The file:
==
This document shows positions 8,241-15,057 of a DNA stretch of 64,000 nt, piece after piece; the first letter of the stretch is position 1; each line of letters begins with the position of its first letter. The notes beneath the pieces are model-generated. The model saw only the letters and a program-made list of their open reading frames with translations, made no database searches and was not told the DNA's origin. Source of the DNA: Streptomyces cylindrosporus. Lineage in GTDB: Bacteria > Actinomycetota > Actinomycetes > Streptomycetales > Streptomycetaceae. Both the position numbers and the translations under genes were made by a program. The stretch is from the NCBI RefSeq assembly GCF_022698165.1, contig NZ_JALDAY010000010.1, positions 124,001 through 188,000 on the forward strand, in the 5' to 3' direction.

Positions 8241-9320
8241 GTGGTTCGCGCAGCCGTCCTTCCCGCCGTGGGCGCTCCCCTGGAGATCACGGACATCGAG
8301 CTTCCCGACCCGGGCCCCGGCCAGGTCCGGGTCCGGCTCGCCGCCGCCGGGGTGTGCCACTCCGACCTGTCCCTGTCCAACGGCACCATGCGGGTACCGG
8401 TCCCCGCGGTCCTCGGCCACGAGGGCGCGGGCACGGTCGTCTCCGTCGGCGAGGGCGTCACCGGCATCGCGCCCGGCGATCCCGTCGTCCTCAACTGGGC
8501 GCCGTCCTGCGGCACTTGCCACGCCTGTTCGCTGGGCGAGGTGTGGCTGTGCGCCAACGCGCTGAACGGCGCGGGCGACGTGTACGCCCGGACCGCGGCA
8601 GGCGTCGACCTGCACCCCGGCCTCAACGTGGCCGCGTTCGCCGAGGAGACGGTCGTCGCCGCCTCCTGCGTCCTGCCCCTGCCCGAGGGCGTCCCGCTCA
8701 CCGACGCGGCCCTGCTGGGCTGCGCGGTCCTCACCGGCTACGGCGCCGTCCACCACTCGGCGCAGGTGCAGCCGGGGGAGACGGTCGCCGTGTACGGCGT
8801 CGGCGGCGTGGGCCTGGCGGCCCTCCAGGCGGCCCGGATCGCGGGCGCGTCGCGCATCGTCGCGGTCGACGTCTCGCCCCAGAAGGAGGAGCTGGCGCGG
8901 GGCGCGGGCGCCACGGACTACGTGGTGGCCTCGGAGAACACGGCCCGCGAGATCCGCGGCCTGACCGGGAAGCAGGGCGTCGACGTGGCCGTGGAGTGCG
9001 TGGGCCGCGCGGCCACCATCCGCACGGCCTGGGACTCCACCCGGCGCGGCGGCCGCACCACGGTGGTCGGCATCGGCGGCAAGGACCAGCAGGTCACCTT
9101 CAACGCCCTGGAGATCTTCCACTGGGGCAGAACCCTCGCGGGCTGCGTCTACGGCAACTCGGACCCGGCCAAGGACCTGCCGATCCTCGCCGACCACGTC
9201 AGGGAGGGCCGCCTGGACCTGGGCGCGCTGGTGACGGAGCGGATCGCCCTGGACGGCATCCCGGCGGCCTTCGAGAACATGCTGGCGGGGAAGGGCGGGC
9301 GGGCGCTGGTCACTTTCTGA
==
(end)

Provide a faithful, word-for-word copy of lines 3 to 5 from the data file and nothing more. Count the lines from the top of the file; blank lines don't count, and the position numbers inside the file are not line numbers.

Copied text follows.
8241 GTGGTTCGCGCAGCCGTCCTTCCCGCCGTGGGCGCTCCCCTGGAGATCACGGACATCGAG
8301 CTTCCCGACCCGGGCCCCGGCCAGGTCCGGGTCCGGCTCGCCGCCGCCGGGGTGTGCCACTCCGACCTGTCCCTGTCCAACGGCACCATGCGGGTACCGG
8401 TCCCCGCGGTCCTCGGCCACGAGGGCGCGGGCACGGTCGTCTCCGTCGGCGAGGGCGTCACCGGCATCGCGCCCGGCGATCCCGTCGTCCTCAACTGGGC